Colorado Rockies 2014 season preview

The Colorado Rockies struggled to a 74 win season under GM Dan O’Dowd. Can Troy Tulowitzki and Carlos Gonzalez right the ship in 2014?

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The Colorado Rockies have some good players. This is something that tends to get lost sometimes in the rest of the baseball universe, amidst dismissals of their players’ talents due to their beneficial hitting environment and their lackluster records of late, it can be easy for baseball fans to forget that the Colorado Rockies have some mighty fine baseball players. This shows up, every now and then, when the Rockies ‘defy expectations’ by playing well. On May 24th of 2013, the Rockies shut out the Giants 5-0 behind 6 good innings from Tyler Chatwood who improved his own record to 3-0. The Rockies finished that day with a record of 27-21, tied with the Arizona Diamondbacks for first in the NL West, and eight games ahead of the lowly, disappointing Dodgers. Those reading this likely don’t need to be told what happened after that date, as they are still waking up screaming about it nightly. Soon after that long weekend, a giant Yasiel Puig / Hanley Ramirez shaped juggernaut tore the wheels off the season and went on an historic run to a 92 win season. The Rockies were left in the dust as injuries and regression took their minor tolls, and the team struggled the rest of the season, finishing with a disappointing 74 wins and 18 games back of the mighty Dodgers, even after their fiery start to the year.


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Todd Helton retired following the 2013 season and his victory tour left the Rox with a fairly large hole at first base. His .249/.314/.423 slash line was good for a 89 wRC+, or about 10% below the league average for a first baseman with his home park factored in. Helton’s veteran presents on the team will surely be missed, but the Rockies are definitely hoping that their offseason signing of Justin Morneau (2 years/$12.5 million) can provide a needed upgrade on the production they got from him last year. Morneau, however, is no sure thing himself. He’s in a steep decline since concussions and injuries derailed his impressive skills. Last year’s .267/.333/.440 line was an improvement over his career-worst year in 2012, but his ISO doesn’t appear poised to return to the levels he enjoyed prior to 2011’s concussion. Projections for him in 2014 don’t appear too confident that he’ll produce a lot better than Helton, even with the move to the home park, but if Morneau can maintain a 100 wRC+ with the knock he takes playing in Coors’, the Rockies would surely be happy with their return on investment.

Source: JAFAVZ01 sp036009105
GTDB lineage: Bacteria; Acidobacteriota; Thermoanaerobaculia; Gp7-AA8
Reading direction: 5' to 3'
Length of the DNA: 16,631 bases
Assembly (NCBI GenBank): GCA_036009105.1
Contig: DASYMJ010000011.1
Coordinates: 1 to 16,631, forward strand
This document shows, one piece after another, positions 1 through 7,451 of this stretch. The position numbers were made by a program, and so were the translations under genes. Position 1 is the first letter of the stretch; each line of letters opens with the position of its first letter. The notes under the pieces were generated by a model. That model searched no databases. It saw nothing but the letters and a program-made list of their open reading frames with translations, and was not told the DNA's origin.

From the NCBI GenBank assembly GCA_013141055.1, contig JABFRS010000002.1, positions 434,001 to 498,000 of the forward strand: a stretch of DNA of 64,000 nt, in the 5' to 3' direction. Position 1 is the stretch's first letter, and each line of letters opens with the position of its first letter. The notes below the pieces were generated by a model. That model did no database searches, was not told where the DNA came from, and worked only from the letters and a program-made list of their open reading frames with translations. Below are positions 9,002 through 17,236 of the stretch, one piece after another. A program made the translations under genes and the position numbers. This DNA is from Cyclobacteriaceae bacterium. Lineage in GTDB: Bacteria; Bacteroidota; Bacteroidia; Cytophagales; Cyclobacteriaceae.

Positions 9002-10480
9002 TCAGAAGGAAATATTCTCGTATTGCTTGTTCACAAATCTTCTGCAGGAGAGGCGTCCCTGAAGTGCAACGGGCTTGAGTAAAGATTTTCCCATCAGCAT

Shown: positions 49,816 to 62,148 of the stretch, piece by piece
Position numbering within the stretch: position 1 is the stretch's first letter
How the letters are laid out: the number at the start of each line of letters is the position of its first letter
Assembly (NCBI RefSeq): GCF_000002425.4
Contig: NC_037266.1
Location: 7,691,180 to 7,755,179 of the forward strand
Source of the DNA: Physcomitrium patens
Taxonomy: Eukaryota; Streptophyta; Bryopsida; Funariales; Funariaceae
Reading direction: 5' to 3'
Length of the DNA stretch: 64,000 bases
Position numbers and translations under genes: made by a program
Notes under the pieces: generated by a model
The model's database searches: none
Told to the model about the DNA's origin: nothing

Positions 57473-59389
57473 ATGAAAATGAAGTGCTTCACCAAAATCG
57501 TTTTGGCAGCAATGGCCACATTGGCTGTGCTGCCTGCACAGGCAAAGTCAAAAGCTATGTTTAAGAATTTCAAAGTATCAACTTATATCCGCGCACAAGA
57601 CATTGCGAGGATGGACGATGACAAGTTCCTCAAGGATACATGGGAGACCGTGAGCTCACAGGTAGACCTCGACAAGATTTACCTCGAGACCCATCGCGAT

The free agent market was not the only avenue that GM Dan O’Dowd utilized to try and improve his team in 2014. Two notable Rockies trades happened this offseason, each with very different outcomes for the team. Oakland A’s superb but fragile starter Brett Anderson was acquired at the cost of promising pitching prospect Drew Pomeranz and minor leaguer Chris Jensen. The move strengthens a rotation that badly needs strengthening, especially with the news of Jhoulys Chacin being shut down already, and Pomeranz appears to be a change-of-scenery candidate that may thrive in Oakland but may not have in Colorado. In a rather opposite move, the Rockies shipped one of their better players, Dexter Fowler, off to the Astros in exchange for starting pitcher Jordan Lyles, outfielder Brandon Barnes and salary relief, presumably to offset the addition of Anderson’s paycheck to the roster. This appears to have been an odd set of moves when viewed in the aggregate, as Fowler produced as much fWAR in 2013 as Anderson has in the past three seasons combined. While the Rockies needed to upgrade their pitching, they still are not an offensive juggernaut that can sustain losing one of their top contributors from the other side of the ball.